In 2017, talent shortage was an area highlighted as one of the less obvious impacts of the 2016 Brexit vote and the decision to leave the EU. As we examine the first quarter of 2021, we discuss whether or not we now starting to see the early impacts of the UK/EU divorce on the employment market in the Food & Drink sector.
The Food and Drink Manufacturing sector is a critical area of Scotland’s manufacturing workforce and accounts for a measurably large proportion of our manufacturing exports. Scotland has 18,850 food and drink businesses, which employ around 115,400 people. Scotch whisky and the production of other spirit drinks, alongside Scottish farmed salmon production, are key focal points of growth for Scotland and employment requirements in these areas, even throughout the pandemic, have remained resiliently high.
As we transition into our first few months Post-Brexit, we have been in discussions with some of the leaders in our Scottish Drinks client portfolio to look at the early signs of predicted challenges to EU workers seeking employment in this sector. With the Food and Drink sector’s employment figures sitting at 4.7% of the Scottish workforce, it comes as no surprise that hiring plans are high on the agenda, alongside EU import costs, and managing new trading agreements.
As it stands, many Scottish businesses in the fast-moving consumer goods sector have been taking a very measured approach. Some of the larger multinational Food and Drinks employers are finding it easier to manage the changes as they have the resources to explore their options, and feel they have a more streamlined immigration process. Early observations suggest that that this is having a positive impact for sourcing highly skilled leaders from the EU due to the sponsorship process also being somewhat quicker.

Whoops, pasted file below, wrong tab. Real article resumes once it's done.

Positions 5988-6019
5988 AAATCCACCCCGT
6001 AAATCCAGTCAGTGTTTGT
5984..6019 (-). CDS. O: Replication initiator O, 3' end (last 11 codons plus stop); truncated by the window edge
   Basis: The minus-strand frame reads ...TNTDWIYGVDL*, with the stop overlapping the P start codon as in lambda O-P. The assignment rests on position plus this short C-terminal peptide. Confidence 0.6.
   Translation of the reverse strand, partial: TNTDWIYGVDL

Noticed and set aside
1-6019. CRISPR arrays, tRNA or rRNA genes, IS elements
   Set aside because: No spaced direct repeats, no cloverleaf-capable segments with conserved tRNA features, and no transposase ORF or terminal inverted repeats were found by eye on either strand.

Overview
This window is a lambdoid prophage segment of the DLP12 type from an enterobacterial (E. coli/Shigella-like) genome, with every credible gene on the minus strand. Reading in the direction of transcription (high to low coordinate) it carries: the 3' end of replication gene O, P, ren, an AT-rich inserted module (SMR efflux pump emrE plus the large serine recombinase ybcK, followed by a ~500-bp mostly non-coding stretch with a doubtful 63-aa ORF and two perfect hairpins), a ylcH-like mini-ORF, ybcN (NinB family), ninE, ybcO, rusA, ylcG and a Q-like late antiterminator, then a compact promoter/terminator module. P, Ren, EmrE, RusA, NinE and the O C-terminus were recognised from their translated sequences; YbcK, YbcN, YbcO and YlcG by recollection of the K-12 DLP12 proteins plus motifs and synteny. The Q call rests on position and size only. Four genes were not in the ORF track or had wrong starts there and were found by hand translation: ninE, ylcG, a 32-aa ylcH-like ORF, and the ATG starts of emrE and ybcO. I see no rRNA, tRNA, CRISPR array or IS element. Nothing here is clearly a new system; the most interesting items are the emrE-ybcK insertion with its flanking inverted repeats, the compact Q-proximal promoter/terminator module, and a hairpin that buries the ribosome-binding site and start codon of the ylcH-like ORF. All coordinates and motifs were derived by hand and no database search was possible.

This can be compared to smaller businesses which might have previously relied heavily on talent from the EU, and now must consider the sponsorship process for the first time. The cost of sponsorship can be expensive, particularly if you are recruiting for a role which is below managerial level. With fewer options available for smaller, stand-alone Food and Drinks companies and the prospect of facilitating the cost of sponsorship of blue-collar workers, there is a fear that they will experience a growing gap for talent in critical parts of their businesses.
Despite these changes, our Scottish Food and Drinks community remains optimistic about planning and managing their hiring requirements. International recruitment to the UK is still buoyant despite the pandemic and the Brexit transition period. Hiring cost charges faced by smaller businesses have been reduced according to turnover and there has been an uplift in appetite to promote organically.
Jacqui Paterson is an Executive Search specialist with Livingston James. Jacqui specialises in Board level/C suite appointments within the Food and Drink Sector in Scotland. With over 20 years’ experience in the industry, Jacqui has worked in partnership with organisations of all sizes, from SMEs to some of the largest food and drinks brands, providing industry support and leadership sourcing solutions. Contact her at [email protected]